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Online job complaints -- can you get fired?

Most of us think what we do from our own computers on our own time is our personal business. But sometimes that just isn't true.

For example, one night, a bartendar got home after a rough shift and launched into a discussion with his cousin about his night at work. During the Facebook conversation, he mentioned that his company's tipping policy "sucked" because the waitresses don't have to share their tips.

He was fired for those comments.

But in other instances, employees aired their job gripes on social media sites were fired and then reinstated because what they did was protected activity. 

In my Miami Herald column, I tackled the topic and learned a lot. I hope you do, too.


The Miami Herald

Online rants — what’s protected?

By Cindy Krischer Goodman

   From the YouTube video titled 'The Starbucks Rant Song'
From the YouTube video titled 'The Starbucks Rant Song'
Christopher Cristwell, a 25-year-old Starbucks barista, became fed up with rude customers and their annoying orders for skinny vanilla lattes. So, he did what young workers sometimes do these days. He made a video rant about it in song form — and uploaded it to YouTube. It quickly became a sensation.

When Starbucks fired him, Cristwell posted a video rant about that, too.

Today, posting your every move, thought and feeling on social media sites is a way of life for many adults, particularly young adults. Employers find themselves caught in the middle, wanting to use social media to promote their products and services, but also trying to determine where to draw the line on workers’ rights to post job gripes on these sites.

Workers — on and off the clock — are taking to their Facebook, Twitter and YouTube accounts to complain about everything from jerky bosses to rude customers to slacking co-workers to crappy company policies. There’s even a cottage industry of rant sites for disgruntled workers cropping up on the Internet such as www.jobvent.com. The knee-jerk reaction from most employers is to fire the worker.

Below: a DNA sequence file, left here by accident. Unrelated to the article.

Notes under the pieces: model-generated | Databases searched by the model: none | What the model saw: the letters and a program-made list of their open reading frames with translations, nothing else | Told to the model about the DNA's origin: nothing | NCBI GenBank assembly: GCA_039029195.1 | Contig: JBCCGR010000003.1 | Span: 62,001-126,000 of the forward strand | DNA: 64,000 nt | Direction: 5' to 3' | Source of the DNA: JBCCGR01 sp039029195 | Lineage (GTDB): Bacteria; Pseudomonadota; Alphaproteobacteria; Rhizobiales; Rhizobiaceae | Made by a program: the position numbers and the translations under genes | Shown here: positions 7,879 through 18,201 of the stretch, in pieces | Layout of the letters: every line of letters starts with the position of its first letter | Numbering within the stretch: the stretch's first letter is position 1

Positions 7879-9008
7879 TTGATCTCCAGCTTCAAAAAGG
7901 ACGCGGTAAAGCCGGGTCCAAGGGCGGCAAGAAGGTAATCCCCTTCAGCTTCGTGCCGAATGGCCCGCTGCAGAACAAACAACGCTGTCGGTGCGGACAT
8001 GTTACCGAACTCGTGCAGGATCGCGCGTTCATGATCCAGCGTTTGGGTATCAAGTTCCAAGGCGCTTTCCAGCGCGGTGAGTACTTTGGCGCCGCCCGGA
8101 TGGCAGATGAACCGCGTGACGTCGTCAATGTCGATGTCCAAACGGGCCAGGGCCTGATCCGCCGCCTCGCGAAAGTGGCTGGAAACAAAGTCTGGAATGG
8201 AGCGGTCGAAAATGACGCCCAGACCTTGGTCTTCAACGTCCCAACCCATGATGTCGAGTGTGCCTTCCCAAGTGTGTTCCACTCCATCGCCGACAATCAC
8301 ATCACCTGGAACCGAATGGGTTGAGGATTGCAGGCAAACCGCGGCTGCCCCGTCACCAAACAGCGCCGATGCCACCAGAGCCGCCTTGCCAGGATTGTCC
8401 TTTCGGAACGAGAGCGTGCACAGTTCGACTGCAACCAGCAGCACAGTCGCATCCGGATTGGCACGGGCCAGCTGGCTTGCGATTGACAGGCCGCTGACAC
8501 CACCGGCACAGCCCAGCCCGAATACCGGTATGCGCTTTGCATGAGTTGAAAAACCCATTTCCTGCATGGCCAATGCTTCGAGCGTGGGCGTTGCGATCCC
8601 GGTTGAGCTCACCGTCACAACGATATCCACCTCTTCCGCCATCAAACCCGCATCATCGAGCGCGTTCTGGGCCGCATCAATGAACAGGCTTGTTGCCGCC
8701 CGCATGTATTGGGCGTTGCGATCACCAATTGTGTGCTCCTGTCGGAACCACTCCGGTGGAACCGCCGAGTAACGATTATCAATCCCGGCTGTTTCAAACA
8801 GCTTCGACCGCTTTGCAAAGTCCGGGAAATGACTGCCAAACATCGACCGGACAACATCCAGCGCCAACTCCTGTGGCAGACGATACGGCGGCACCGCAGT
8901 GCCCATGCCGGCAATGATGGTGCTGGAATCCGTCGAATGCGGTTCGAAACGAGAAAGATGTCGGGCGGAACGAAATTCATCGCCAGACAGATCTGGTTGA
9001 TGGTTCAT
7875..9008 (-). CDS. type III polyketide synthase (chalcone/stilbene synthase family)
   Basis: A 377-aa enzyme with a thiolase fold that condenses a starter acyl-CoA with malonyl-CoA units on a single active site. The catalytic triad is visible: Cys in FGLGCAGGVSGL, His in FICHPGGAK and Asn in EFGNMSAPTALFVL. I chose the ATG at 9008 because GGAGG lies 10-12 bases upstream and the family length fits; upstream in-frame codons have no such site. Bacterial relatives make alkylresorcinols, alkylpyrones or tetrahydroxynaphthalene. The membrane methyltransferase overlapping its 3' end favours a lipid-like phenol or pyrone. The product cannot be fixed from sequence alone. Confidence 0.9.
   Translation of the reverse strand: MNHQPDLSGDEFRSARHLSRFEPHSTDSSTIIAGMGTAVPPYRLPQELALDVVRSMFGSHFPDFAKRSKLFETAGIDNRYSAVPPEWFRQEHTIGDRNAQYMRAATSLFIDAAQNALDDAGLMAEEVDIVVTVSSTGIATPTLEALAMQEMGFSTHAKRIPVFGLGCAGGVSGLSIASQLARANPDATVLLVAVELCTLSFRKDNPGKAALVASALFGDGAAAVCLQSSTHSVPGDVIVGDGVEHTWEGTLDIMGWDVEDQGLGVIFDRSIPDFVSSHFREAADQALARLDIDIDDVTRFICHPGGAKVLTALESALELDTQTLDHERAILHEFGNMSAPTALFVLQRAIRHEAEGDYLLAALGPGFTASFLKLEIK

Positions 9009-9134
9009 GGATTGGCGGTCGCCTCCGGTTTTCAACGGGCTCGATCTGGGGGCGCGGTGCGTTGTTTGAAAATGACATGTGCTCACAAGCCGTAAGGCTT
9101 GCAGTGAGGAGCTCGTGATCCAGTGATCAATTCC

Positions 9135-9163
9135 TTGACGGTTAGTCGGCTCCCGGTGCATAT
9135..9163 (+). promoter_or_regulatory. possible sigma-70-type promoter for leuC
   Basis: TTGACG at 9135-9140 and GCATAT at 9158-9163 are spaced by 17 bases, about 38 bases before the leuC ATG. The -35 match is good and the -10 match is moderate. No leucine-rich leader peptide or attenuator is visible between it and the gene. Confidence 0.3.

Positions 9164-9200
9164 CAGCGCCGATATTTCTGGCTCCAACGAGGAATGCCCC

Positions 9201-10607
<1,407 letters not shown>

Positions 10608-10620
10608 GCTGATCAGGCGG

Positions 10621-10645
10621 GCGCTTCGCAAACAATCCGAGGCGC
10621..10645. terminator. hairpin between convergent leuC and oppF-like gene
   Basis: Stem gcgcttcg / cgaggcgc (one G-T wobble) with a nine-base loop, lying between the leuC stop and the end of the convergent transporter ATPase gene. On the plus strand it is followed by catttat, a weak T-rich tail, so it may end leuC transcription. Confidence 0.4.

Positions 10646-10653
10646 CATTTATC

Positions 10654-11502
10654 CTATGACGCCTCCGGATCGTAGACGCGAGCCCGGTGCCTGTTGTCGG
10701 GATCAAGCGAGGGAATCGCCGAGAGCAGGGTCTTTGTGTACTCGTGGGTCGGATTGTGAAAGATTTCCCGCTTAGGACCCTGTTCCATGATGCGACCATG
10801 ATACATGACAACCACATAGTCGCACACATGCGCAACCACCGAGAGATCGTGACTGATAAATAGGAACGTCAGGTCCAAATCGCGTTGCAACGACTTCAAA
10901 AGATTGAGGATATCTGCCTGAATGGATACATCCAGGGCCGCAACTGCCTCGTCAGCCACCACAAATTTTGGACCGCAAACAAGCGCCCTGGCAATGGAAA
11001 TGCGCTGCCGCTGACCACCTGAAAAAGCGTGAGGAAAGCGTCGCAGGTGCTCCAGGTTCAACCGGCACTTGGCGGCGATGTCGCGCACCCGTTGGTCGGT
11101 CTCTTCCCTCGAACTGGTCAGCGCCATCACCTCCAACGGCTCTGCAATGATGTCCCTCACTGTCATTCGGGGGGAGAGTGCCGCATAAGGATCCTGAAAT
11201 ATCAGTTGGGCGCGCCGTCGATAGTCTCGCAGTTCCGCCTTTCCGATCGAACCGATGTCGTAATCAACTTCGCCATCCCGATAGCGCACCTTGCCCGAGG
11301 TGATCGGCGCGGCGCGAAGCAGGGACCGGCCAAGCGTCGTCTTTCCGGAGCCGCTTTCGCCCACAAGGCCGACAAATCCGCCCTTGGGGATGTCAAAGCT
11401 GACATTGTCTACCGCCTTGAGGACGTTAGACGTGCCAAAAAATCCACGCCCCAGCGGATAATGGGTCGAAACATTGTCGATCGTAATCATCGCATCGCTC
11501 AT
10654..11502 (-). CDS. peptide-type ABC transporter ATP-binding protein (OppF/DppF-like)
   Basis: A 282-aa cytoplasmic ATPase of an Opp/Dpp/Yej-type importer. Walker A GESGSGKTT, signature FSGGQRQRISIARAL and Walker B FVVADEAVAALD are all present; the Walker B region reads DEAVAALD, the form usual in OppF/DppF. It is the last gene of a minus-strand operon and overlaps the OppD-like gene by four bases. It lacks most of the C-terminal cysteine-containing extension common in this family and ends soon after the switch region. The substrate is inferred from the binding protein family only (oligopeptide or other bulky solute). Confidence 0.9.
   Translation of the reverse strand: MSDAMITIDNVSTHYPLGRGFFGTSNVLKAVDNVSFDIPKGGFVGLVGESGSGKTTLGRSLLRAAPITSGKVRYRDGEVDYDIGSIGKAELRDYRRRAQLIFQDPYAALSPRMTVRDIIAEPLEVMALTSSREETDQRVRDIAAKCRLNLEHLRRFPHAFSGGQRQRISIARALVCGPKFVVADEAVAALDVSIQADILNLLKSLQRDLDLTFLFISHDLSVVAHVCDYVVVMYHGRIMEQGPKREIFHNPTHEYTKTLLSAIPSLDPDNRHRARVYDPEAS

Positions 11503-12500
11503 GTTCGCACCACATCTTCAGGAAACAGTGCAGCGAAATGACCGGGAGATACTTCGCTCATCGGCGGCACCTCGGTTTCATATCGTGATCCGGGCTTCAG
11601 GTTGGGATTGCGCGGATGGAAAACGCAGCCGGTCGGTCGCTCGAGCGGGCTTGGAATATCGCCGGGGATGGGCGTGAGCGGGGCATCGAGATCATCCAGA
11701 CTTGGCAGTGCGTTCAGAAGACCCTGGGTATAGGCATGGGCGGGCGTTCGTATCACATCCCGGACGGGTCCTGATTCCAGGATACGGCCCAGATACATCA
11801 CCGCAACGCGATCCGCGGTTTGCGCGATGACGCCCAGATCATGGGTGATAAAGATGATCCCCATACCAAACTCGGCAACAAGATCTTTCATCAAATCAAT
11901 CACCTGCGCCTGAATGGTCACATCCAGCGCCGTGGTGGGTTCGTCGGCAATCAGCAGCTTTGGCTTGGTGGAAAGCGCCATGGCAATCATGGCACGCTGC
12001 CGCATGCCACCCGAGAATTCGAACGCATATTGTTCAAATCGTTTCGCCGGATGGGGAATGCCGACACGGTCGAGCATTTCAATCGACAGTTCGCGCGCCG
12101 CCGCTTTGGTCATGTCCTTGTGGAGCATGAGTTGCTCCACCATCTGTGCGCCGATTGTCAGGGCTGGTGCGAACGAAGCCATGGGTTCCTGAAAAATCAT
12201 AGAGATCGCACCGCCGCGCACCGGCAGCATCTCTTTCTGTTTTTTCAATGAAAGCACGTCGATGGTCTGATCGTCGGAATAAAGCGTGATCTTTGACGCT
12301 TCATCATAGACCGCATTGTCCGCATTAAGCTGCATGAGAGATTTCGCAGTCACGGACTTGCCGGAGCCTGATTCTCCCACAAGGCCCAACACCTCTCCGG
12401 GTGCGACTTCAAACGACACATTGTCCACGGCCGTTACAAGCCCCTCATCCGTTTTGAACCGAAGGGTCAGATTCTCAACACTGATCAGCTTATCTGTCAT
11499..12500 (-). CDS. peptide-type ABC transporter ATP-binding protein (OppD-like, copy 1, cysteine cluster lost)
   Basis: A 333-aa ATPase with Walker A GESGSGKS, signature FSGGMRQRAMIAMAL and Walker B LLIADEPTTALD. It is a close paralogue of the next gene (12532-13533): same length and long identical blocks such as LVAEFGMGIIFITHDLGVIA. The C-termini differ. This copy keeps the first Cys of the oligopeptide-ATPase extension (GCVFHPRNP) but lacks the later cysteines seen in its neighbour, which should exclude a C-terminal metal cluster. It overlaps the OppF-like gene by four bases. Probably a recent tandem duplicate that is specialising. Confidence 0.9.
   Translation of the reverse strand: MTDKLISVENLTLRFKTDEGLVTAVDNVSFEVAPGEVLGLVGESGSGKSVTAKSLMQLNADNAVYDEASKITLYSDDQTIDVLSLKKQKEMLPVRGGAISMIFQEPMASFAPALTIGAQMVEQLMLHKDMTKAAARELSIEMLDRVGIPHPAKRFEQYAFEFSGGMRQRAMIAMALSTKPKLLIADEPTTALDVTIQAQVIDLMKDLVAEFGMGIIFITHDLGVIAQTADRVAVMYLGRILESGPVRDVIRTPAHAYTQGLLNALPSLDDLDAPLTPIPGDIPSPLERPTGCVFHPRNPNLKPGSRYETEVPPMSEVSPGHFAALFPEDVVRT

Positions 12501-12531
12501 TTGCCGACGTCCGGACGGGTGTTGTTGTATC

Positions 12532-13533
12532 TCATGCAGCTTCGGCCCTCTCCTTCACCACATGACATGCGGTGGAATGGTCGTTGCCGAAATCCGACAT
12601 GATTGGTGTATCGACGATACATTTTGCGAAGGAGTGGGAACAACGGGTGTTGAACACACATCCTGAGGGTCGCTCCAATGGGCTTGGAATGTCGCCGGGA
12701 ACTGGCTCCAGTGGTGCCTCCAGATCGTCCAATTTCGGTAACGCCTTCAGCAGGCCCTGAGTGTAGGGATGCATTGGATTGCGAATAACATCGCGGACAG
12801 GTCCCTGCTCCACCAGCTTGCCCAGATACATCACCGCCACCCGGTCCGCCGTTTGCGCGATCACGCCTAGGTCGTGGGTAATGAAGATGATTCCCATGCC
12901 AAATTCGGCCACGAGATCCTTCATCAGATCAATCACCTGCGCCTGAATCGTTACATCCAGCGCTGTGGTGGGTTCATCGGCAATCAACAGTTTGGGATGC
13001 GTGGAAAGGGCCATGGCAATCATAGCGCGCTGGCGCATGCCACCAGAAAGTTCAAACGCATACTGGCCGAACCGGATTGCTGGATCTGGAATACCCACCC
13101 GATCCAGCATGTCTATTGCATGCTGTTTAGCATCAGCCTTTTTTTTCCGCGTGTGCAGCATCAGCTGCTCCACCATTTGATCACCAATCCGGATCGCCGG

“Everyone is trying to figure this out,” said Nancy Cleeland, director of public affairs for the National Labor Relations Board. Social media sites have become the office water cooler, a place where people hang out, float ideas and air their job complaints. But as Cleeland notes, “the audience potentially is so much bigger.”

At the moment, technology is ahead of employment law. Employers are being sued when their workers post photos of minors on porn sites from company computers. They’re being sued by the Federal Trade Commission for allowing employees to peddle their products without disclosing that they work for the company. They’re also being sued when they fire workers who rant about their jobs on social media sites. They’re being sued even when they have social media policies.

But the findings are going both ways — in favor of employees and employers.

“Both parties need to be careful with what they do online,” said Mark Neuberger, a management-side labor lawyer with Foley & Lardner in Miami. “There’s no direct easy answer to what’s allowable.”

Some bosses mistakenly assume that they can fire workers who complain on Facebook about the company or its managers, particularly if the employee does it from an office cubicle. But they’re discovering it’s not a slam dunk.

Click here to read more.